- He's in Paris
- Pablo in Paris
- In the Morning
- Frost in Washington
- Edinburgh Reading Room
- How the Dead Keep Their Voices
In the Morning
In the morning the Columbia broke up
over Texas leaving a twenty-mile dust cloud.
The rest of the day was without incident,
but as if he knew something had gone wrong,
absent the benefit of television or radio,
the dog barked all night, circling the yard
on his tether, following the dusted path
worn in the grass from his house to the fence
and back. Nothing we could say assuaged
his disquiet. Nothing would ease him.
At the fence he lowered his head
to see through the warped wooden slats
into the faint shadows on the other side.
Clearly, there was something there,
intent upon entering the yard.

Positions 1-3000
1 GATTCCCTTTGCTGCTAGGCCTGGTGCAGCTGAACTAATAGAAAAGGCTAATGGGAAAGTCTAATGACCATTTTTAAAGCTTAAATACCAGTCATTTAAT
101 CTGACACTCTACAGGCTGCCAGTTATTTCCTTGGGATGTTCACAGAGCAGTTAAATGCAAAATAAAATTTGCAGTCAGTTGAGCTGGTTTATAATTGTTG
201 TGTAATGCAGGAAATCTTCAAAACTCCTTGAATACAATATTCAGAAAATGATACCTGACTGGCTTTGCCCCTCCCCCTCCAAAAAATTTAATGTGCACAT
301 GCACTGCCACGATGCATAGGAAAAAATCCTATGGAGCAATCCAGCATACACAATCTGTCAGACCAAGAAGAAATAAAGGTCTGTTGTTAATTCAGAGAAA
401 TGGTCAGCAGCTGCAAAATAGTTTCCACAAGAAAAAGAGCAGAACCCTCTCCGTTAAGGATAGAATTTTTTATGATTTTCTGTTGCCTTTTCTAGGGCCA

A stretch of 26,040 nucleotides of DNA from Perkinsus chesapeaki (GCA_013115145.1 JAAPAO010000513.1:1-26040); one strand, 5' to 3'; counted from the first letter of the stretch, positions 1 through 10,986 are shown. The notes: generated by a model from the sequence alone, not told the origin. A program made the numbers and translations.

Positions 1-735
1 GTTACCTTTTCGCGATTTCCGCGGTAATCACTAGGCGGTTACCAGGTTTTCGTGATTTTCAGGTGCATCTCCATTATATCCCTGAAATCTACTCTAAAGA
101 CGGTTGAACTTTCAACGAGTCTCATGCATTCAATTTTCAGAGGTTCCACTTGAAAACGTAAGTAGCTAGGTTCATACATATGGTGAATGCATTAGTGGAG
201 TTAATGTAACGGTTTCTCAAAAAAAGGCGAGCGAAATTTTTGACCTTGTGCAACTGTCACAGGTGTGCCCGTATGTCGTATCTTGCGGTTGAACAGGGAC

Of course this was not the first night,
not the first time for either of us.
I counted his barks, once, twice,
the peculiar hollow and rote repetition,
the diminishing passion, as if he
already knew fierceness and bravado
would do no good. I waited as he paused
to reconsider, to imagine that he
might have gotten it wrong, hoping
this would explain his affliction. It did not.
In the morning he was somber,
almost embarrassed by the night before,
by the barking at what he could not see,
could not get into his head. Occasionally
he turned to the fence, and the sky, yes,
the far, vacant sky, as if it was the problem.
But there was nothing that I could see,
nothing beyond the fence other than a random
dust-devil. Nothing as yet, though several
fence slats moved ever so slightly,
pushed loose and turned in the wind,
as if some great weight had leaned on them.